just to say there had been one.

Some Women would have been inconsolable
to find themselves no sooner gained than abandoned;
their Pride, if not their Love, would have
made them regret the Loss of so illustrious an
Adorer; but Belinda was just the same laughing, rallying, Gg2r 215
rallying, romping Creature as before; she seem’d
no more affected by this Change, than she had
been at the Reproofs given to her by her Friends
on the first Rumour of her Intimacy with Rinaldo;
and Lavallie, a Man of no less Gallantry
and Inconstancy, succeeded to her Affection, (if
that kind of Liking, which serves only to amuse
an idle Hour, is worthy to be called so.)

EqualIly gay, inconsiderate, and regardless
of the Censure of the World, this Intrigue was
manag’d with so little Circumspection, that it
soon reached the Ears of Manella, the Wife of
Lavallie, a Lady infinitely fond of her Husband,
and so tenacious of the Rights of Love, that
even a tender Glance to any other Woman
seemed the most unpardonable Injury to her.—
But tho’ she had been enough accustomed to
Vexations of that kind, to have inur’d a Person
less vehement in her Passions to have borne them
with more Patience, and the little Advantage she
gained over him, by publishing all the Discoveries
she made of his Amours, might have made her
see that it would have been greater Prudence in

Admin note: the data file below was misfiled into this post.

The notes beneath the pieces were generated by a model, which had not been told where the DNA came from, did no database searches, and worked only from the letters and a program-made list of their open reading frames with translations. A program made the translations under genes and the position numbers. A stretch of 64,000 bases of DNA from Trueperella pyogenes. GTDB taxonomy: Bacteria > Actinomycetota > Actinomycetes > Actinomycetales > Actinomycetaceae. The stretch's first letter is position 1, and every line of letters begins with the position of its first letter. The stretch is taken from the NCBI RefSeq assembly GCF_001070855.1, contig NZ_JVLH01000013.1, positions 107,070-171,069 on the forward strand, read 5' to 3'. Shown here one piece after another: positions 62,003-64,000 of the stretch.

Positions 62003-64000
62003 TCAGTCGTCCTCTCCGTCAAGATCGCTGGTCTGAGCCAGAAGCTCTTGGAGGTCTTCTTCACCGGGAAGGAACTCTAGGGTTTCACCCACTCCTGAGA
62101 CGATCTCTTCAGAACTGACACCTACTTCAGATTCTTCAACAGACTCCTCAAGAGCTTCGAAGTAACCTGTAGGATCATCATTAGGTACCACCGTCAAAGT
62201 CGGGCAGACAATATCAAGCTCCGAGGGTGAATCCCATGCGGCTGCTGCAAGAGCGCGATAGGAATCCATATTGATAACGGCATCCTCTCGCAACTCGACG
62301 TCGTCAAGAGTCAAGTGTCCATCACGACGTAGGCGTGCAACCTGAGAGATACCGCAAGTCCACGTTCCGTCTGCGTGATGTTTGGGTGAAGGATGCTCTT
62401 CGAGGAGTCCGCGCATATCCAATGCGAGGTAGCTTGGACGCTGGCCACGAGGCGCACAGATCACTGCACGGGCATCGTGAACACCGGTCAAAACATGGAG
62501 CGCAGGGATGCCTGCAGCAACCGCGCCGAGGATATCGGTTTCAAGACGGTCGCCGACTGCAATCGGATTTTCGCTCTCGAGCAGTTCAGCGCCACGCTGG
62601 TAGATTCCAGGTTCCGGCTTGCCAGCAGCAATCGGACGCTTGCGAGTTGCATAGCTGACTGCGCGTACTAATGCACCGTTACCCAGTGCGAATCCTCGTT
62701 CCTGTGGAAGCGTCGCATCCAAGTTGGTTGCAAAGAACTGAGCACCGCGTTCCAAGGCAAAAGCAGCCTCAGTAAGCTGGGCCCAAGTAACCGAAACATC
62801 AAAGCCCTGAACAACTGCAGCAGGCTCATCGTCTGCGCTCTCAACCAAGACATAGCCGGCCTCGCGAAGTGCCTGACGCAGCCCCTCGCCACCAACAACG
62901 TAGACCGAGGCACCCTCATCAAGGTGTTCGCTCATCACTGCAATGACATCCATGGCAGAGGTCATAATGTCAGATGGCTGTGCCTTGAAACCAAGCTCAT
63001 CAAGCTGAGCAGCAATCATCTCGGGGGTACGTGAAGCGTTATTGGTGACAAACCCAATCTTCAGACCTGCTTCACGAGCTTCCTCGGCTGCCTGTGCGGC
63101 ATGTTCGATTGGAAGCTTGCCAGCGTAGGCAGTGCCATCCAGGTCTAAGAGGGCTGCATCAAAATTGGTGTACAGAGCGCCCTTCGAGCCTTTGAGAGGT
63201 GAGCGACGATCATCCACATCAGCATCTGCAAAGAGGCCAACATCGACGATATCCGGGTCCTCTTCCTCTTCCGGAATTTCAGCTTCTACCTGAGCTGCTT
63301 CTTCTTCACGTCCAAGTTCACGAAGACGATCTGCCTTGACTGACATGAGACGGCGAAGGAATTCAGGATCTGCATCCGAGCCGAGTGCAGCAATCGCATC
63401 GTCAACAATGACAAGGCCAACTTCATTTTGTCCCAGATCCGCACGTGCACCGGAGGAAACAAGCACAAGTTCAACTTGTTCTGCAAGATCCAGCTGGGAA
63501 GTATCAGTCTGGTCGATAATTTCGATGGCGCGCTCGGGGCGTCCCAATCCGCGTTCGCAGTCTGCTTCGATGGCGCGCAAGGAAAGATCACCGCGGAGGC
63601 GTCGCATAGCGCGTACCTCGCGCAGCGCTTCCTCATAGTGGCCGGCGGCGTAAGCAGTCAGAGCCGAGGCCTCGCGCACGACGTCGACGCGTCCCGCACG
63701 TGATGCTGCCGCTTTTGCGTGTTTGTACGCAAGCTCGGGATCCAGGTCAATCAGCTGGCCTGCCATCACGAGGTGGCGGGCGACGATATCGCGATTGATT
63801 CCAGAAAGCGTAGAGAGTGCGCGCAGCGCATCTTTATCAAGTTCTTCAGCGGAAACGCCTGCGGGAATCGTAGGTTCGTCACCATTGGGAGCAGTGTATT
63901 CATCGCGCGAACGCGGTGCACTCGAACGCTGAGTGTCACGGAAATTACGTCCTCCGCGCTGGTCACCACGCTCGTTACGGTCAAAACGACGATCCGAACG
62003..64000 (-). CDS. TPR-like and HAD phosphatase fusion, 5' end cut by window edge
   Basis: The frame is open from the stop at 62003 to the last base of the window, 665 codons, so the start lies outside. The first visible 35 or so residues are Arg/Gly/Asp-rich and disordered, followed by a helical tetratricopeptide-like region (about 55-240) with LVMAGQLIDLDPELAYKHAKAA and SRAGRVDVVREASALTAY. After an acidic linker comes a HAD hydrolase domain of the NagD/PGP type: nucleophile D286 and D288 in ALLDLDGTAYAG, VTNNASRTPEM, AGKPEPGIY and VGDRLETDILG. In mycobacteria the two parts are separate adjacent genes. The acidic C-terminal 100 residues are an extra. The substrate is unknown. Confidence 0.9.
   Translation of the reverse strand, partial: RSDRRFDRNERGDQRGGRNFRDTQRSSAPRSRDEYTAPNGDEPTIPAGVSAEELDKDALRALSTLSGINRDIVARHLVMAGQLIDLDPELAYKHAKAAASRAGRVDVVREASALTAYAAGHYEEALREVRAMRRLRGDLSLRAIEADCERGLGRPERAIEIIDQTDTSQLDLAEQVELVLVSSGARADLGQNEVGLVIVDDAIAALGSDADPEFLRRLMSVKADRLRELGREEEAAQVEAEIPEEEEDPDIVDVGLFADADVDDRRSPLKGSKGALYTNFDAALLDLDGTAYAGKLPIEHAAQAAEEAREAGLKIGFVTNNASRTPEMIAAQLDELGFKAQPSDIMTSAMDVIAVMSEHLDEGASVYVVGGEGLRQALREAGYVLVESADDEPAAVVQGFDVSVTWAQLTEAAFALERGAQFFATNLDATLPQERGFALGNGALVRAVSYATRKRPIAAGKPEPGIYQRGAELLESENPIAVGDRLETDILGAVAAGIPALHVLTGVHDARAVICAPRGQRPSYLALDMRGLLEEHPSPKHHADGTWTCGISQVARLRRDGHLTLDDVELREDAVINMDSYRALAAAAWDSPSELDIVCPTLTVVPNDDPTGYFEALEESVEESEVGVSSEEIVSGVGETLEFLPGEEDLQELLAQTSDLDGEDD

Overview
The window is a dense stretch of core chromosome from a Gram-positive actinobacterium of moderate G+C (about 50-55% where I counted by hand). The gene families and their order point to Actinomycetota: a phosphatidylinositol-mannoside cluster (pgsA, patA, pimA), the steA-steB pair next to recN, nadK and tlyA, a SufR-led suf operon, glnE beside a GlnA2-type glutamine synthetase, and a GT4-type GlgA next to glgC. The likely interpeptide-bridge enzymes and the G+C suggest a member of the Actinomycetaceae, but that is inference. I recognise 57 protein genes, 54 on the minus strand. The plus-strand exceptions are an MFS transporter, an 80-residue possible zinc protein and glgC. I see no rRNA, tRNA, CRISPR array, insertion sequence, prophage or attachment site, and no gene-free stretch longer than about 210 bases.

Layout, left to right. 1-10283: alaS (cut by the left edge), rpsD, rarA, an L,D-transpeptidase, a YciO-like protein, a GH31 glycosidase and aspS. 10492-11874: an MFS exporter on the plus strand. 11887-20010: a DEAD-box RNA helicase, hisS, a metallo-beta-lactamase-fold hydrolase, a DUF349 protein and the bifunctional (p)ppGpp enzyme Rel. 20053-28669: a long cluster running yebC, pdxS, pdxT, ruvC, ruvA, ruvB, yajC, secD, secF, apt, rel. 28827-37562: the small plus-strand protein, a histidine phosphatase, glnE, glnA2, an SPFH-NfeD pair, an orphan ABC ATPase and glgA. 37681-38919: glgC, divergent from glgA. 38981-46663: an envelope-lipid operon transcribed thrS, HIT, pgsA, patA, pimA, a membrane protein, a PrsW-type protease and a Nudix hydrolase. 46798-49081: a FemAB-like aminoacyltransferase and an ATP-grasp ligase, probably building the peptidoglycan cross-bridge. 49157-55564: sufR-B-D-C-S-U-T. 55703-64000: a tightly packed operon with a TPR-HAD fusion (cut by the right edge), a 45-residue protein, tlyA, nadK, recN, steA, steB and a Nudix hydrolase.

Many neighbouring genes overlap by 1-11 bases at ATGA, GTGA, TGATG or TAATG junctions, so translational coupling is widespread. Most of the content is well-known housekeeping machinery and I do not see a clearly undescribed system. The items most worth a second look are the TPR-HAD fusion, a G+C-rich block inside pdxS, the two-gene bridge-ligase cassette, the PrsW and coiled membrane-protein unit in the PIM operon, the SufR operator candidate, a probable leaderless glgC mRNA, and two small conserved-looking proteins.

her to be silent; yet the Greatness of her Spirit
would not suffer her to sit tamely down under
the least Indignity offered to her Love or Beauty.
—She reproach’d him on the Score of Belinda
with a Bitterness, which perhaps to revenge he
persisted in his Intrigue with that Lady much
longer than his Inclination, without having been
thus provoked, would have prompted him to;
and the Rage she was in served (being reported Gg2 to Gg2v 216
to Belinda) to make that thoughtless Creature
triumph in the Power of her own Charms, and,
instead of giving her the least Share of Shame
or Remorse, afforded her Matter of Merriment
and Ridicule.

Manella finding all she could say to
her Husband was far from working the Effect
she desir’d, was resolv’d to fly to any Extremities
to break off the Intercourse between him and
this hated Rival:—She knew very well that Ri
had once a Liking to that young Lady,
and tho’ he seem’d at present entirely divested
of his former Inclinations, yet she imagin’d it
might pique him to be told that one he had honour’d
with his Addresses should condescend to
receive those of a Person so much his Inferior;
and therefore flattered herself that he would not
fail to lay his Commands on Lavallie to desist
his Visits to her, especially when he had so plausible
a Pretence for it as the Complaints of a

She therefore threw herself at his Feet, inform’d
him of every thing she had heard, and
with a Shower of Tears beseech’d him to exert
the Authority he had over her perfidious Husband
to oblige him to return to his first Vows,
and not entirely break the Heart of a Woman